Alpha Partners releases its annual round-up document for updates in labour and employment laws for 2019. Please click here to access or download the document. The document analyses changes in the Labour law with the impending Labour codes, which one hopes will streamline and unify the disparate provisions of the Labour enactments in force at present. Various acts have been amended such as Payment of Wages Act 1936, the Employee State Insurance Act 1948, the Maternity Benefits Act 1961 etc. in order to ensure safe and better conditions of work.
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LABOUR AND EMPLOYMENT LAWS IN INDIA
The legislation relating to labour and employment in India have significantly different features from other similar jurisdictions. The Government of Indian has been making efforts in the recent times to constantly evolve the laws, regulations, rules and policies relating to labour and employment in the country. In order to improve the ease of doing business and attract more investors in the country, the Government has brought about various amendments in the labour and employment laws owing to the rapid changes in the workplace due to advancement of technology, digitalization, etc. The applicability of these amendments inter alia depends on the size of the establishment and/or salary thresholds of the employees.
Indian labour legislation regulates laws relation to employment of workers. There are over 40 (forty) central acts and various state acts relating to labour and employment in the country. These legislations have been derived from the Constitution of India and the resolutions taken in the ILO (International Labour Organisation) conventions from time to time. In India, there is no single code on the labour and employment laws covering all aspects of labour and employment related issues.
The Constitution of our country provides for three lists in the 7th Schedule of the Constitution of India, 1950 namely, Union List, State List and Concurrent List. "Labour" is a subject in the Concurrent List wherein both the Central and State can make laws subject to certain matters being reserved for the Centre. The relevance and need for protecting and safeguarding the interest of working labour and the employment conditions has been enshrined in Chapter-III (Articles 16, 19, 23 & 24) and Chapter IV (Articles 39, 41, 42, 43, 43A & 54) of the Constitution of India keeping in line with Fundamental Rights and Directive Principles of State Policy.
Labour law is also known as employment law. It is, therefore, the body of laws which addresses the legal rights of, and restrictions on the working employees and their organizations. It defines the rights and obligations of employees and employers in the workplace. The labour movement has been instrumental in the enacting of laws protecting labour rights in the 19th and 20th centuries. Labour rights have been integral to the social and economic development since the industrial revolution.
The law relating to labour and employment in India is generally known as "Industrial Law". Industrial Law defines the complex relationship between the workers/employees, employers and the Government. The labour and employment law determines some aspects of the terms of employment and the working conditions of the employees, employment including but not limited to wages, number of working hours, social security and other facilities provided to the employees, in order to level the playing field between employers and employees.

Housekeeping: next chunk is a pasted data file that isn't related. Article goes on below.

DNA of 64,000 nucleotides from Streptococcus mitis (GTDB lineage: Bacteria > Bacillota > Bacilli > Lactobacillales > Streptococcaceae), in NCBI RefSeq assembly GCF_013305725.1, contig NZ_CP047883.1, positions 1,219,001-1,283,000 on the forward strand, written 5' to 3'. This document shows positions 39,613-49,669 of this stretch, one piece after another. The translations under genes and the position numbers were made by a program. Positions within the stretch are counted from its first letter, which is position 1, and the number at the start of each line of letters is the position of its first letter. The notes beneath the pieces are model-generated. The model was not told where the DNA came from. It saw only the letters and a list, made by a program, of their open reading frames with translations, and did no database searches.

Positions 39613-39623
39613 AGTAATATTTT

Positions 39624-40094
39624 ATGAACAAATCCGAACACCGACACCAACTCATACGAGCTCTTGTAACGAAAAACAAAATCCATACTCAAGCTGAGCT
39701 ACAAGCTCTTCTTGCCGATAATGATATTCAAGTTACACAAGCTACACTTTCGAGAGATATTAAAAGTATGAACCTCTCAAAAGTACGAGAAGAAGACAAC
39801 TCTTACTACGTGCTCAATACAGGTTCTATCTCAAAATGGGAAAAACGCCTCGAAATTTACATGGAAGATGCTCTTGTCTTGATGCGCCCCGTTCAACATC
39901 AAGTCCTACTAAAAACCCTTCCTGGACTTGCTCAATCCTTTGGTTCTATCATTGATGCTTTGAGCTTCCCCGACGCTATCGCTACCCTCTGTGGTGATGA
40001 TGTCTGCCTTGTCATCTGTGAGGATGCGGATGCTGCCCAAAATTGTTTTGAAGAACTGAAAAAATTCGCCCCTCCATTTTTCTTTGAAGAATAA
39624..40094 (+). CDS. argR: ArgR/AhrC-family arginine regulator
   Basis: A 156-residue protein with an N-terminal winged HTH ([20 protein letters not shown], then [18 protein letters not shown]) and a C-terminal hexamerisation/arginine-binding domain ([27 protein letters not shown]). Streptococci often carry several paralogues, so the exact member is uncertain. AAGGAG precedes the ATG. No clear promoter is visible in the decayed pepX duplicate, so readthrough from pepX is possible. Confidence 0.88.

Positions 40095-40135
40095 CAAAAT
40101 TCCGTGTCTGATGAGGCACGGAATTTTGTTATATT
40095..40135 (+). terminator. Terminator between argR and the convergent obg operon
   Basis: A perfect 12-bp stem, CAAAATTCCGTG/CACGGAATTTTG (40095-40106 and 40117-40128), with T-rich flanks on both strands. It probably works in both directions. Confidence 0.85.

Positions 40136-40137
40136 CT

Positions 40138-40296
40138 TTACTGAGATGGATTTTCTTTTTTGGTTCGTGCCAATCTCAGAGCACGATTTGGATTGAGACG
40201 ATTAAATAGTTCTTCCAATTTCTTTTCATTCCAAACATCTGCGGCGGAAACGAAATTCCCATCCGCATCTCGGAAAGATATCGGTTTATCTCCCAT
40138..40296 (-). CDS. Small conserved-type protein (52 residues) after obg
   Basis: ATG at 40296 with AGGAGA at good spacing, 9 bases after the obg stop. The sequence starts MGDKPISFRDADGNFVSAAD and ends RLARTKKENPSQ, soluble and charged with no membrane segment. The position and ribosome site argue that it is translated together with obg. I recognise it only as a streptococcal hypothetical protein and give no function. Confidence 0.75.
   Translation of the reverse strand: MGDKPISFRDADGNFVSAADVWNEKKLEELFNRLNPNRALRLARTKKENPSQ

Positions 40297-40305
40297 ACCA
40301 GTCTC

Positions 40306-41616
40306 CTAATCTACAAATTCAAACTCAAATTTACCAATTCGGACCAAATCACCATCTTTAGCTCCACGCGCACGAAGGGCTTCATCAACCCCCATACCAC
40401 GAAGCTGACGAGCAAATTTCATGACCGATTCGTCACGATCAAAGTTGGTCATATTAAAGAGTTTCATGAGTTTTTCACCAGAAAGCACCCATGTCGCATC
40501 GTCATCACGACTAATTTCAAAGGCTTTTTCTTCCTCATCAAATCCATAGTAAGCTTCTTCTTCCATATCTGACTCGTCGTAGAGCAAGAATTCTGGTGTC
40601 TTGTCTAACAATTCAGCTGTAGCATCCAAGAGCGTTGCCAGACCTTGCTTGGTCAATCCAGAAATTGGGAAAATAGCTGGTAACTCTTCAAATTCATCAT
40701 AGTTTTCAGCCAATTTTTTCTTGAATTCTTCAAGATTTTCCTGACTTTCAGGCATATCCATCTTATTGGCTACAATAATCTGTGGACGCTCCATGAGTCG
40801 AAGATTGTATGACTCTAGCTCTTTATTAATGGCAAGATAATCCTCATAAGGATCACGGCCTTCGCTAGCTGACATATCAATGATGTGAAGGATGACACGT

We are now on the cusp of major change in the labour laws with the impending labour codes which promise to consolidate the various labour laws into four Labour Codes, which one hopes will streamline and unify the disparate provisions of the labour enactments in force at present.
Labour legislation in our country has a history of over 125 years. The history of labour legislation in India is linked and can be traced back to the history of British colonialism. The primary intention of the British to enact labour legislation was to safeguard the interests of the British employers. The considerations of British political economy were dominant in shaping some of the legislations. In the 19th century, at least 80% of India's population was working class.
The earliest Indian statute to regulate the relationship between employer and workmen was the Trade Disputes Act, 1929 (Act 7 of 1929). This Act was made to restrain the rights of strike and lock out but no machinery was provided to take care of disputes. The original colonial legislation experienced substantial modifications in the post‐colonial era because independent India called for a clear partnership between labour and capital. The content of this partnership was unanimously approved in a tripartite conference in December 1947 where it was agreed that labour class would be given a fair wage and fair working conditions and in return capital would receive the fullest co‐operation of labour for uninterrupted production and higher productivity as part of the strategy for national economic development and that all concerned would observe a truce period of three years free from strikes and lockouts. Ultimately, the Industrial Disputes Act was brought into force on April 01, 1947 repealing the Trade Disputes Act, 1929 and has ever since remained on statute book.
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